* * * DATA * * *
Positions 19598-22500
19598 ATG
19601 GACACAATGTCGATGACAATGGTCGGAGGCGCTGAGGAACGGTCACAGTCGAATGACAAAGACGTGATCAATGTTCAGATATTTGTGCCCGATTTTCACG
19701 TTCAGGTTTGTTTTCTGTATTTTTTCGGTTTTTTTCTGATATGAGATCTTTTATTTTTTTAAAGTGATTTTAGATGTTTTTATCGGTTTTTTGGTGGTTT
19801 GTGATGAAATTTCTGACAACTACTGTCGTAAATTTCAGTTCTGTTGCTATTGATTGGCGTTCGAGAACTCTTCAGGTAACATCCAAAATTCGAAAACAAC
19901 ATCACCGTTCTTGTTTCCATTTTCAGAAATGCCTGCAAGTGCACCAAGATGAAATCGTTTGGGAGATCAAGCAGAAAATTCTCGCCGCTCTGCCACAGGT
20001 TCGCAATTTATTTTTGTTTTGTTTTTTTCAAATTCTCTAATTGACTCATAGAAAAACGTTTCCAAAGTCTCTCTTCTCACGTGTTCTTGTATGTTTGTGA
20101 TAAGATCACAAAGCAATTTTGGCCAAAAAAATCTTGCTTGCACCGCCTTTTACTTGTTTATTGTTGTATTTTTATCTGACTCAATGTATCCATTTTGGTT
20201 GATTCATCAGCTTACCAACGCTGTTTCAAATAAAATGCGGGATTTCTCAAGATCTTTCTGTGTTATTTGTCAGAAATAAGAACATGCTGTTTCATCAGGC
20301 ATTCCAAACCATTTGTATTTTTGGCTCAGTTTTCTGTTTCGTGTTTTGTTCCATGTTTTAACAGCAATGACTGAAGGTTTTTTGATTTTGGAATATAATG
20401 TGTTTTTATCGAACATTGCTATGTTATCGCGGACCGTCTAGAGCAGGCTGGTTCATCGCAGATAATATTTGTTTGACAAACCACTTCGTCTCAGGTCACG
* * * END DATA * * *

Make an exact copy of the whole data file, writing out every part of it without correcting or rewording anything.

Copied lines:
Positions 19598-22500
19598 ATG
19601 GACACAATGTCGATGACAATGGTCGGAGGCGCTGAGGAACGGTCACAGTCGAATGACAAAGACGTGATCAATGTTCAGATATTTGTGCCCGATTTTCACG
19701 TTCAGGTTTGTTTTCTGTATTTTTTCGGTTTTTTTCTGATATGAGATCTTTTATTTTTTTAAAGTGATTTTAGATGTTTTTATCGGTTTTTTGGTGGTTT
19801 GTGATGAAATTTCTGACAACTACTGTCGTAAATTTCAGTTCTGTTGCTATTGATTGGCGTTCGAGAACTCTTCAGGTAACATCCAAAATTCGAAAACAAC
19901 ATCACCGTTCTTGTTTCCATTTTCAGAAATGCCTGCAAGTGCACCAAGATGAAATCGTTTGGGAGATCAAGCAGAAAATTCTCGCCGCTCTGCCACAGGT
20001 TCGCAATTTATTTTTGTTTTGTTTTTTTCAAATTCTCTAATTGACTCATAGAAAAACGTTTCCAAAGTCTCTCTTCTCACGTGTTCTTGTATGTTTGTGA
20101 TAAGATCACAAAGCAATTTTGGCCAAAAAAATCTTGCTTGCACCGCCTTTTACTTGTTTATTGTTGTATTTTTATCTGACTCAATGTATCCATTTTGGTT
20201 GATTCATCAGCTTACCAACGCTGTTTCAAATAAAATGCGGGATTTCTCAAGATCTTTCTGTGTTATTTGTCAGAAATAAGAACATGCTGTTTCATCAGGC
20301 ATTCCAAACCATTTGTATTTTTGGCTCAGTTTTCTGTTTCGTGTTTTGTTCCATGTTTTAACAGCAATGACTGAAGGTTTTTTGATTTTGGAATATAATG
20401 TGTTTTTATCGAACATTGCTATGTTATCGCGGACCGTCTAGAGCAGGCTGGTTCATCGCAGATAATATTTGTTTGACAAACCACTTCGTCTCAGGTCACG